Lyrid Meteor Shower Peaks April 22 and 23

Every year when the Earth passes through the debris, it allows for the colorful bits to collide with its atmosphere, where they disintegrate, creating fiery and colorful streaks in the sky.

People in the Northern Hemisphere, including Qatar, have a good chance of seeing the Lyrids meteor shower as it will illuminate the sky from this evening until dawn Tuesday, Qatar Calendar House (QCH) has said. Known for their fast, bright meteors, the Lyrids are one of the oldest known meteor showers'. Up to 18 meteors are expected per hour, but the brightness from the full moon may make them less visible. Earthsky said that for example, in 1982, American observers saw an outburst of almost 100 Lyrid meteors per hour.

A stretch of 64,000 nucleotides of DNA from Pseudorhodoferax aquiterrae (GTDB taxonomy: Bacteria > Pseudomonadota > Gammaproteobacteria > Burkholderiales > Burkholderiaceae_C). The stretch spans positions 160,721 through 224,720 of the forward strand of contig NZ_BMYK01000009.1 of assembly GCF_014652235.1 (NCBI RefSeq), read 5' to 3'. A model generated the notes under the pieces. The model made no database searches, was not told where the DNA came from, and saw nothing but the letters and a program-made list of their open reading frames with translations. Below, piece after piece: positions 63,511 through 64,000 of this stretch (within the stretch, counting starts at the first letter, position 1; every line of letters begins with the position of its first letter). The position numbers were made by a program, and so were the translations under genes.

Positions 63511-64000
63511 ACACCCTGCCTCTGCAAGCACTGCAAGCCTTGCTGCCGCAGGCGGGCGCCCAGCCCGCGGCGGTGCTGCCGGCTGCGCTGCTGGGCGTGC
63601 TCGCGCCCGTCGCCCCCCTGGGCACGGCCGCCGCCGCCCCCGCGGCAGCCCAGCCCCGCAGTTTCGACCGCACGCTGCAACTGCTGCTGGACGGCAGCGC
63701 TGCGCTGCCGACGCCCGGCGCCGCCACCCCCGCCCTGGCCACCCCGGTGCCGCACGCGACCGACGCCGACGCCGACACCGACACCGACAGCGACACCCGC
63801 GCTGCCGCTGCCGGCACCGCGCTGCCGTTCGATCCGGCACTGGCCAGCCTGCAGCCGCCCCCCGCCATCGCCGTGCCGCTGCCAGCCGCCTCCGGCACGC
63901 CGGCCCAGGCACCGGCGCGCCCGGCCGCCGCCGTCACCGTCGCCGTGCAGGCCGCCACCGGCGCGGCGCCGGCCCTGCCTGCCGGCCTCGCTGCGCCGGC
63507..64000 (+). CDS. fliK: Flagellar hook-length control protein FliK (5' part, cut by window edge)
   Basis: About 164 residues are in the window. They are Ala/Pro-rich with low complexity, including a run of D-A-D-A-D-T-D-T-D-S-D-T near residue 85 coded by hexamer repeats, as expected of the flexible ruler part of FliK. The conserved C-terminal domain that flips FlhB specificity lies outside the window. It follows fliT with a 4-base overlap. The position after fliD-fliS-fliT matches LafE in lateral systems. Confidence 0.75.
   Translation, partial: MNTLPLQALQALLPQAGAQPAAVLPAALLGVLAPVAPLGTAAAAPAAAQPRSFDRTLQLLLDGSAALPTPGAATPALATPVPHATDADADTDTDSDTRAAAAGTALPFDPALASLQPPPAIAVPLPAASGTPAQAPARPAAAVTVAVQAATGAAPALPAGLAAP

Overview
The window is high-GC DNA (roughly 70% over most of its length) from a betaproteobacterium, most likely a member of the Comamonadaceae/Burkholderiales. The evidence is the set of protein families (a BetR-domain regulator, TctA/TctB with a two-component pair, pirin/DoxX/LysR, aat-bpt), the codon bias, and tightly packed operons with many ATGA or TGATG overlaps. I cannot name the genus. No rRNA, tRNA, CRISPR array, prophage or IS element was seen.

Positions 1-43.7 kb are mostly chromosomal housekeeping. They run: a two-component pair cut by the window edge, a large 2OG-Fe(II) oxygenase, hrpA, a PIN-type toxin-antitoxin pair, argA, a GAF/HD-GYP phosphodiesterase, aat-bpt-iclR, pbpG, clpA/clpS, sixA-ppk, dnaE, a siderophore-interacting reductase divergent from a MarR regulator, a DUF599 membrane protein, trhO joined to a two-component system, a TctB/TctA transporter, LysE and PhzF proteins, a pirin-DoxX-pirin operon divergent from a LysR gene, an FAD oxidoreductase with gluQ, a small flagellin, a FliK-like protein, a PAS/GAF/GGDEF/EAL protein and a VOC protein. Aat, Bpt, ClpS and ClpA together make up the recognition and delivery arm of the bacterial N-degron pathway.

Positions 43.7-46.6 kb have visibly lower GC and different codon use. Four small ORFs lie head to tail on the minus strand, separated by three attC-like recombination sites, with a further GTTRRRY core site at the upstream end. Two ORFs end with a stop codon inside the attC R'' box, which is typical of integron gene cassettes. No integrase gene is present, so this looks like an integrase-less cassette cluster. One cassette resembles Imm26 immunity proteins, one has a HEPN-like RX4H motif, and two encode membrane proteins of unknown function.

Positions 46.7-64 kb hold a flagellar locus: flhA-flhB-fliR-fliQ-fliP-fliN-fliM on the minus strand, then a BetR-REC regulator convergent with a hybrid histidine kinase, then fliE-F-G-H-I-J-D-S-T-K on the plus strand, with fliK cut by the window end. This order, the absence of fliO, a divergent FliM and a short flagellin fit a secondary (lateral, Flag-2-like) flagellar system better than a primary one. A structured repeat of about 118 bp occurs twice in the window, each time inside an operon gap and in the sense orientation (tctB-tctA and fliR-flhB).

"It is actually better to view the Lyrids away from their radiant: They will appear longer and more spectacular from this perspective".

Find an open area with a wide view of the sky.

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The annual display is caused by the Earth passing through a cloud of debris from a comet called C/186 Thatcher.

Typically, the Lyrid meteor shower can showcase between 10 and 20 meteors per hour during the peak, but it's hard to estimate how many will be visible.

The Lyrids begin as tiny specks of dust that hit Earth's atmosphere at 109,600 miles per hour, vaporizing from friction with the air and leaving behind the streaks of light we call meteors, Astronomy magazine reported. Be sure to dress warmly, if you're somewhere cold, and get somewhere comfortable to sit where you can lean back and look at the whole sky. And give your eyes about 20 to 30 minutes to adjust to the darkness - without looking at your phone - so meteors are easier to spot.

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